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Lucky Brand Uses RFID-Enabled Touchscreens to Provide Info, Assistance to Shoppers

The clothing retailer is RFID-tagging all inventory at two of its stores, so that customers can access information about a garment by holding it near the screen, as well as request assistance.
By Claire Swedberg
Nov 04, 2015

This summer, jeans and general clothing retailer Lucky Brand opened two new stores in the United States, each equipped with an RFID system that allows a customer to view how a garment looks on a model, learn more about that item and determine which sizes are available in the store or via the Internet. Catalyst, a U.K. electronic article surveillance (EAS) and retail technology firm, provided the solution, which consists of Keonn Technologies' RFID-enabled touchscreens and Keonn's software on a cloud-based server.

Lucky Brand already had a relationship with Catalyst's parent company, global supply chain manager Li & Fung Co.. More than a year ago, says Roxanne Christenson, Catalyst's technology solutions manager for North America the retailer, Lucky Brand began working with Catalyst to create an RFID solution for two new stores it was opening: one in El Segundo, Calif., and the other in Summerlin, Nev.

To get more information about a product, a Lucky Brand shopper uses the RFID-enabled touchscreen installed on the sales floor.
The retailer sought a solution that would help bridge the physical store and online products, since the stores don't have all of Lucky Brand's product line in stock; considerably more is available via online ordering. However, it also wanted to ensure that it did not lose the personal touch afforded by a sales associate speaking with a customer and helping that person individually when needed. "Lucky Brand is really focused on the personal, human element to the [shopping] process," Christenson says.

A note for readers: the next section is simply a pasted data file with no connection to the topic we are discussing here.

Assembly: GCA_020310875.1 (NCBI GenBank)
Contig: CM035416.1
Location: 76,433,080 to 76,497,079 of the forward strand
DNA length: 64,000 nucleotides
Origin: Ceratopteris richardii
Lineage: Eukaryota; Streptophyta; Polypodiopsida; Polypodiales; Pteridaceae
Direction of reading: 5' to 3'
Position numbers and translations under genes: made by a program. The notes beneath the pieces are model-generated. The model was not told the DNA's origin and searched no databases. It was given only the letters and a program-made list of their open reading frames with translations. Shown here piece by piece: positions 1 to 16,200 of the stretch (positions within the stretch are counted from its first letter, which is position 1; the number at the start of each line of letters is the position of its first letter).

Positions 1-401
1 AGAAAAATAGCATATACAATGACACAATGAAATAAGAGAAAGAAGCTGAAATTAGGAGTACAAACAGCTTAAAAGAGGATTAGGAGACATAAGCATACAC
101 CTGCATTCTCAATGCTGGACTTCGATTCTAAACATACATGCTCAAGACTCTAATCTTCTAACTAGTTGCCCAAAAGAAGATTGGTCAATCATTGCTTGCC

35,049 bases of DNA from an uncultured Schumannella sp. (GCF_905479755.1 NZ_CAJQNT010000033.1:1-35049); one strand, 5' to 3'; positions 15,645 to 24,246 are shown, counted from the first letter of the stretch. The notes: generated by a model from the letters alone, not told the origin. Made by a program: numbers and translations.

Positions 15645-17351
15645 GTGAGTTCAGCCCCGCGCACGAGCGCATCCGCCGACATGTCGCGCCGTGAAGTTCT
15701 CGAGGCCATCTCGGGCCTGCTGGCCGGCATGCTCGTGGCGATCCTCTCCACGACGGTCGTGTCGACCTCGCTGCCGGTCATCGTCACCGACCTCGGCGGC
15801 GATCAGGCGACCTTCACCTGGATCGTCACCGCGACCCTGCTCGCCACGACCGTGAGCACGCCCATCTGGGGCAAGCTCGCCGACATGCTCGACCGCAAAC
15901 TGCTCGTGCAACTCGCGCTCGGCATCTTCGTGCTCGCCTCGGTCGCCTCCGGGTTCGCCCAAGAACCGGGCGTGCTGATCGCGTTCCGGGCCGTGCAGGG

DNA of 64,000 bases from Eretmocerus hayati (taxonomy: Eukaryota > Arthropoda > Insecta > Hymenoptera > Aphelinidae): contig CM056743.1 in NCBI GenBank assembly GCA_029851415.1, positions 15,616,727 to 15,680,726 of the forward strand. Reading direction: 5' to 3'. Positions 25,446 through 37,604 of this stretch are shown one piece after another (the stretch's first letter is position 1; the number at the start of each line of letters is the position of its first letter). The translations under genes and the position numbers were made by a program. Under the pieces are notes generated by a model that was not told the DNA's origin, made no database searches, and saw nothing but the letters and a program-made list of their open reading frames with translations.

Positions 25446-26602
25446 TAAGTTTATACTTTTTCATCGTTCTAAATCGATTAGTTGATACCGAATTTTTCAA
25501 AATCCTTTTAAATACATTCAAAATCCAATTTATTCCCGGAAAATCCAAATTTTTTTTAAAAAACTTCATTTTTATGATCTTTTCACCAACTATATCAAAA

The two new stores are about twice the size of most Lucky Brand locations, each at about 5,000 square feet, according to Jason Richard, Lucky Brand's CIO. Because of that extra size, he explains, there was room for a large screen on the sales floor. The technology offers a new way to reach out to customers, Richard says, adding, "It will keep people interested and in the store longer… We can cross-sell by offering other items. The whole idea is to make customers more inclined to ask for another product."

Goods arrive at the stores from a variety of vendors. When each item is received, staff members use a Zebra Technologies ZT410 printer-encoder to print an RFID tag, which is then attached to the product's existing hangtag. (The retailer is using RFID tags from a variety of suppliers, including Smartrac.) A worker uses a Catalyst handheld device with a built-in RFID AdvanScan reader from Keonn to encode the tag with a unique ID number and link that ID to that particular product's stock-keeping unit (SKU). The items are then displayed on sales floor fixtures.

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